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Review Article

GLP-1/GLP-1RAs: New Options for the Drug Treatment of NAFLD

[ Vol. 30 , Issue. 2 ]


Haoran Jiang and Linquan Zang*   Pages 100 - 114 ( 15 )


Non-alcoholic fatty liver disease (NAFLD) has recently emerged as a global public health concern. Currently, the cornerstone of NAFLD treatment is lifestyle modification and, if necessary, weight loss. However, compliance is a challenge, and this approach alone may not be sufficient to halt and treat the more serious disease development, so medication is urgently needed. Nevertheless, no medicines are approved to treat NAFLD. Glucagon-like peptide-1 (GLP-1) is an enteropeptide hormone that inhibits glucagon synthesis, promotes insulin secretion, and delays gastric emptying. GLP-1 has been found in recent studies to be beneficial for the management of NAFLD, and the marketed GLP-1 agonist drugs have different degrees of effectiveness for NAFLD while lowering blood glucose. In this article, we review GLP-1 and its physiological roles, the pathogenesis of NAFLD, the correlation between NAFLD and GLP-1 signaling, and potential strategies for GLP-1 treatment of NAFLD.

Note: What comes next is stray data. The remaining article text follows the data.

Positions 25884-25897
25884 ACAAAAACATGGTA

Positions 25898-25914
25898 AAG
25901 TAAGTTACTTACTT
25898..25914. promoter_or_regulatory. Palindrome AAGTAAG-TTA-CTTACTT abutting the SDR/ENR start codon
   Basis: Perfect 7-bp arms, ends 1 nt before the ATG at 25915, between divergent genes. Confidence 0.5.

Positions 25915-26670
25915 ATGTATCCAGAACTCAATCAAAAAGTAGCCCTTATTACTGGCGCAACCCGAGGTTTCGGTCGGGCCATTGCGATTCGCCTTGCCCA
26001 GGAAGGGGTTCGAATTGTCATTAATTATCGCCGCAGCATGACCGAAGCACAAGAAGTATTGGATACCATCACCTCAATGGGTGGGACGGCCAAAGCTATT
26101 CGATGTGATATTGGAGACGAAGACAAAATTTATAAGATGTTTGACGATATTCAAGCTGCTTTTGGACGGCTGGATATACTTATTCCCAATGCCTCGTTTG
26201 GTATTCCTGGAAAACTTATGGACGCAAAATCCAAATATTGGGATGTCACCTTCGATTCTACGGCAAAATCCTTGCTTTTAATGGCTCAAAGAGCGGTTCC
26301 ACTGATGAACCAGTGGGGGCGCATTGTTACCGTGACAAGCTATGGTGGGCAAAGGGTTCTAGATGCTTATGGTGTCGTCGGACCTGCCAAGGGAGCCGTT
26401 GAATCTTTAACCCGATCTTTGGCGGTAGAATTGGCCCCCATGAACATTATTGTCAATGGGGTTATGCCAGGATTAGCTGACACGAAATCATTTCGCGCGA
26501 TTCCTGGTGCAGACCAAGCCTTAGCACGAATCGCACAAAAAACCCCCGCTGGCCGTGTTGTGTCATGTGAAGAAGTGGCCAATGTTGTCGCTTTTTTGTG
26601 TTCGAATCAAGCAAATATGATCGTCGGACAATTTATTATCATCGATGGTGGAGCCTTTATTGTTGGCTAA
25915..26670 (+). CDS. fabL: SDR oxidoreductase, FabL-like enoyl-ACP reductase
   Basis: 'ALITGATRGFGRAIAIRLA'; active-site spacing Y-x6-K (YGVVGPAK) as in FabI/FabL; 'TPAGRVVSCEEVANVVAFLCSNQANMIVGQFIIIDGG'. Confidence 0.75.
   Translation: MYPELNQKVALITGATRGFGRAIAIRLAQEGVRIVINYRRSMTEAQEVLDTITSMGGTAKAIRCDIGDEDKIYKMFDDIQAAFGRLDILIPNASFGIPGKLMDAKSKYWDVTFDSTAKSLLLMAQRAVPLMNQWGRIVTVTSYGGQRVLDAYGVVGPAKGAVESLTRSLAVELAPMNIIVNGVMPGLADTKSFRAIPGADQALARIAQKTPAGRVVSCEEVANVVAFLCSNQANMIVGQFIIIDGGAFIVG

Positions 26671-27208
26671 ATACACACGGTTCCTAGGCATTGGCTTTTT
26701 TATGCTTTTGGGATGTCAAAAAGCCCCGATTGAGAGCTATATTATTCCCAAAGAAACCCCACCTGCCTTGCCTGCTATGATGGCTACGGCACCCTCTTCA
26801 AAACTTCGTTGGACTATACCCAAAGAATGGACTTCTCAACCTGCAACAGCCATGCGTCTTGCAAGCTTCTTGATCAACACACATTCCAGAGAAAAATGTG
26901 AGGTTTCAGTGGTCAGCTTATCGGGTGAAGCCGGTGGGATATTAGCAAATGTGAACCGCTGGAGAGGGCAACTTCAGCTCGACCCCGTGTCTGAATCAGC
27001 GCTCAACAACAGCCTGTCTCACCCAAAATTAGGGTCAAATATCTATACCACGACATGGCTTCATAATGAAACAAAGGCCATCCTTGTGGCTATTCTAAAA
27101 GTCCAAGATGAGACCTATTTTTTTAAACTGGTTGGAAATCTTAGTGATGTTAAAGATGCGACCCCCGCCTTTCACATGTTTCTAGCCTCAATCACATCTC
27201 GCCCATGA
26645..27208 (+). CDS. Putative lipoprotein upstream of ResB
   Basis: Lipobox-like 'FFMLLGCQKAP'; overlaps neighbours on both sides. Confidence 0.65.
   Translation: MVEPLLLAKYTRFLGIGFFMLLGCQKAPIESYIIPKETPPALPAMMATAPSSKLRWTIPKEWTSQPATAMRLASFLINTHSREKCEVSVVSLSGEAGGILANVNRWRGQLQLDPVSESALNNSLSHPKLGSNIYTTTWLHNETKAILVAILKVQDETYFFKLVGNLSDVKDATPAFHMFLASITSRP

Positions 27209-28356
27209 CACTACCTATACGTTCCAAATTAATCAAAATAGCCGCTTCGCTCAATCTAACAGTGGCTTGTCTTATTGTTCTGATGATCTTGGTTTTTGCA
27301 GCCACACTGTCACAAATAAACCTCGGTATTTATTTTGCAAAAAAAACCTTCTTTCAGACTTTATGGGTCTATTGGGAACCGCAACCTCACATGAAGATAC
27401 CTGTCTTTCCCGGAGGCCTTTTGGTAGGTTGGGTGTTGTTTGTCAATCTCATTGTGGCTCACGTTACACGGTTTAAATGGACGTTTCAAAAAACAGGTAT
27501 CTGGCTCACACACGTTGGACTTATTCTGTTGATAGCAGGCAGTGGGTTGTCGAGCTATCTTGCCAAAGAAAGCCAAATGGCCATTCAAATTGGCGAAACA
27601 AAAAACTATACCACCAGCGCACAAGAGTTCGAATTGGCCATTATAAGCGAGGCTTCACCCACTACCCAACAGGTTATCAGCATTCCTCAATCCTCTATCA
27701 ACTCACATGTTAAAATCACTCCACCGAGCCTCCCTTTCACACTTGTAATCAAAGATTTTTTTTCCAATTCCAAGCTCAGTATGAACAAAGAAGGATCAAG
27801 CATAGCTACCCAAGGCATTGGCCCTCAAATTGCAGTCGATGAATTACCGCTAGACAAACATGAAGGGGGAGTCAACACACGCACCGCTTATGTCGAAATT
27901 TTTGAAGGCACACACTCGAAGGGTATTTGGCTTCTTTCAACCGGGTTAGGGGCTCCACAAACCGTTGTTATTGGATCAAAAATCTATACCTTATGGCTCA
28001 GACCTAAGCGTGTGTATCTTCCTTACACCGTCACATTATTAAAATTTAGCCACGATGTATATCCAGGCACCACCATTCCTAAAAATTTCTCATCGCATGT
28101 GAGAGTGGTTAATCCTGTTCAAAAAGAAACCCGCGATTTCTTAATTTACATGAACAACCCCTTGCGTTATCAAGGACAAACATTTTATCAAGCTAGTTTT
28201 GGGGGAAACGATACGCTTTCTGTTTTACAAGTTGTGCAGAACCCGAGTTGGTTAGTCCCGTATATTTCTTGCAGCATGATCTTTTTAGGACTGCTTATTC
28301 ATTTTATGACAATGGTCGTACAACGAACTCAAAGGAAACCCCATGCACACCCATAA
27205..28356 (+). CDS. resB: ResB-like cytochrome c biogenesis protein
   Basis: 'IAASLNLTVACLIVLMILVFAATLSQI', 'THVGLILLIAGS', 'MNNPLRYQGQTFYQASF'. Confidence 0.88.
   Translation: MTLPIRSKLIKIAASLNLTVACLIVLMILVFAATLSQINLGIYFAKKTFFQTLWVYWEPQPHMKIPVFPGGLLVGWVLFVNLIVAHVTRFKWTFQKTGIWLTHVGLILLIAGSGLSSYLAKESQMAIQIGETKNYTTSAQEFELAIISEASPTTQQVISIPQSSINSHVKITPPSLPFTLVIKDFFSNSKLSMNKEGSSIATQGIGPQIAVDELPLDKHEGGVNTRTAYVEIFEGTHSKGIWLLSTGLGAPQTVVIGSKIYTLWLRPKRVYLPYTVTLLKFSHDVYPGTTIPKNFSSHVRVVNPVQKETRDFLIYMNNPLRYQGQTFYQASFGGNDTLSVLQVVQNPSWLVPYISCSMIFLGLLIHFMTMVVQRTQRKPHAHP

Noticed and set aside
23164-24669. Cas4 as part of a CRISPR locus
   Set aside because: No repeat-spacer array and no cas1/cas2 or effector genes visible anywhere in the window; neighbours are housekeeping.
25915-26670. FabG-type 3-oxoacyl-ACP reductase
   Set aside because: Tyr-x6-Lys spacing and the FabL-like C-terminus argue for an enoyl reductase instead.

Glucagon-like peptide-1, glucagon-like peptide-1 receptor agonist, non-alcoholic fatty liver disease, non-alcoholic steatohepatitis, insulin resistance, steatosis.


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